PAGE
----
February 24, 2005
Asylum News 36
New Homeland Security Secretary Should Make Reforms for RefugeesU.S. Commission on International Religious Freedom Recommends Changes Urge New DHS Secretary to Help Refugees On Tuesday, February 15, Judge Michael Chertoff was sworn in as the new Secretary of the Department of Homeland Security. Secretary Chertoff now has the authority to make critical changes that will improve the treatment of refugees, including those who are jailed in U.S. immigration detention facilities. High on the new Secretary’s list should be the much needed reforms recommended by the bi-partisan U.S. Commission on International Religious Freedom in its ground-breaking report which was issued on February 8. Findings of U.S. Religious Freedom Commission The Commission is a federal government commission, created by Congress in 1998, to monitor religious freedom around the world and advise the President, the Secretary of State, and Congress on religious freedom. The Commission was authorized by Congress in 2003 to undertake a study relating to asylum seekers in “expedited removal,” the deportation process that allows immigration inspectors or border patrol officers to order deportations, a power previously entrusted only to immigration judges. The Commission’s study found that:
- There are serious problems in the implementation of the expedited process that put asylum seekers at risk of improper return - in 15% of cases observed by the experts, people who expressed a fear of return were not given a chance to be interviewed by an asylum officer;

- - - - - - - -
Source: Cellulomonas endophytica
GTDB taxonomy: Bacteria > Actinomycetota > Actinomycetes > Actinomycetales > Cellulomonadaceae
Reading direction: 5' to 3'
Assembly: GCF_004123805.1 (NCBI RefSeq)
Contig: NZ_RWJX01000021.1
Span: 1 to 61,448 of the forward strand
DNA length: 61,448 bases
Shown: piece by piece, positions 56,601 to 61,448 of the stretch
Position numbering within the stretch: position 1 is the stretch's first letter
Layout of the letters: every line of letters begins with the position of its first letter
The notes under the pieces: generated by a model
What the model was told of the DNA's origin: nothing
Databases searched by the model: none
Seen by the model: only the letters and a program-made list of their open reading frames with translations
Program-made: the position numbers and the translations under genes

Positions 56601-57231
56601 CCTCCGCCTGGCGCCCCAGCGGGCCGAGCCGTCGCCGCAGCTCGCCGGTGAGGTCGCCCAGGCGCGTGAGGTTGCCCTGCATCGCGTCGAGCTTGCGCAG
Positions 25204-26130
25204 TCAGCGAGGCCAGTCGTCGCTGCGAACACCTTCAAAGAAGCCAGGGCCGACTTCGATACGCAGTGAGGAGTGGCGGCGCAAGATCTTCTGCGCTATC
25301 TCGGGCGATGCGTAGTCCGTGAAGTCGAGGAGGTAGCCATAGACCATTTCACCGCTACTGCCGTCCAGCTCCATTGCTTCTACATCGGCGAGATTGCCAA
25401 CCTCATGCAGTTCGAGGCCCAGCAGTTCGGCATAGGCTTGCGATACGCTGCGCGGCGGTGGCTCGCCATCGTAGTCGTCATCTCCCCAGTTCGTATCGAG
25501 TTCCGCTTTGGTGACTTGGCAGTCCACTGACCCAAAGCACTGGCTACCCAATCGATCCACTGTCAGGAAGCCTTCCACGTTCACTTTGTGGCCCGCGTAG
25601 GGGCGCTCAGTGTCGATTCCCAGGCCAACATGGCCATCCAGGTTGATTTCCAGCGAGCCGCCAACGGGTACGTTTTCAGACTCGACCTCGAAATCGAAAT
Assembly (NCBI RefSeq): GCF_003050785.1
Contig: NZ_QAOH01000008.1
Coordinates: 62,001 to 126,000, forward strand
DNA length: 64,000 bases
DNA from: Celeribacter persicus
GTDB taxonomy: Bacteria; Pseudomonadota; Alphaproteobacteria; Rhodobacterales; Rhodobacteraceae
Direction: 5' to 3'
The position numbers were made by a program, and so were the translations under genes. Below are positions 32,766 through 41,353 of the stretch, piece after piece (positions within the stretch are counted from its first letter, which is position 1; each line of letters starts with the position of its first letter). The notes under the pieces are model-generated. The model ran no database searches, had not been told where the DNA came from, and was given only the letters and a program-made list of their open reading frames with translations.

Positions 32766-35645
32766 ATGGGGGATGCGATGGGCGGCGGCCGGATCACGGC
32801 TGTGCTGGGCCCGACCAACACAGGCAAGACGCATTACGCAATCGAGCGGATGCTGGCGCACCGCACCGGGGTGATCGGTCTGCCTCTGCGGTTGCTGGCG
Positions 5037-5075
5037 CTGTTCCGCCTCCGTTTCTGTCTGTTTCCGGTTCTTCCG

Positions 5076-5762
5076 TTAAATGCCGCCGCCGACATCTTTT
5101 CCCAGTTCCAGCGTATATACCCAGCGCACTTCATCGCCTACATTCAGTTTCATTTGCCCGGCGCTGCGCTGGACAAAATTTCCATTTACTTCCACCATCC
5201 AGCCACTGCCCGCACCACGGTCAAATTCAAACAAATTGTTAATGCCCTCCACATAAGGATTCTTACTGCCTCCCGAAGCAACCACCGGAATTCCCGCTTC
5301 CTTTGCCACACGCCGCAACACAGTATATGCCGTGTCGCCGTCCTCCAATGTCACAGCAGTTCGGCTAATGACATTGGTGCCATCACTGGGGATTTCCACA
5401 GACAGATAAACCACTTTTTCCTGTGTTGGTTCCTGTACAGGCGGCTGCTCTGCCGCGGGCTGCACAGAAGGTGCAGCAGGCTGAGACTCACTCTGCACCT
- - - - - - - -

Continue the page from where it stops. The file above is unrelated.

- Most asylum seekers are held in jails or jail-like facilities that the Commission found inappropriate for asylum seekers. These conditions create a serious risk of psychological harm to asylum seekers;
- About 32% of asylum seekers are jailed for 90 days or more; the average length of detention in these jail-like facilities is 64 days. Release rates vary widely across the country, with parole rates as low as 0.5% in New Orleans, 8.4% in New York and 3.8% in Newark, New Jersey;
- Asylum seekers who did not have an attorney had a much lower chance of being granted asylum than those who did;
- There are significant variations in the rate at which immigration judges grant asylum, and the approval of asylum appeals in expedited cases has dropped significantly since changes were made by the Department of Justice at the immigration appeals board in 2002.
- DHS should create an office, headed by a high-level official, to address and coordinate asylum issues that cut across the Department.
- DHS should not detain asylum seekers in inappropriate jail-like facilities but instead in “non-jail like” facilities like a model facility in Broward County, Florida.
- DHS should issue regulations to ensure that asylum seekers are released from detention when they meet the relevant parole standards, including establishing identity and no security risk.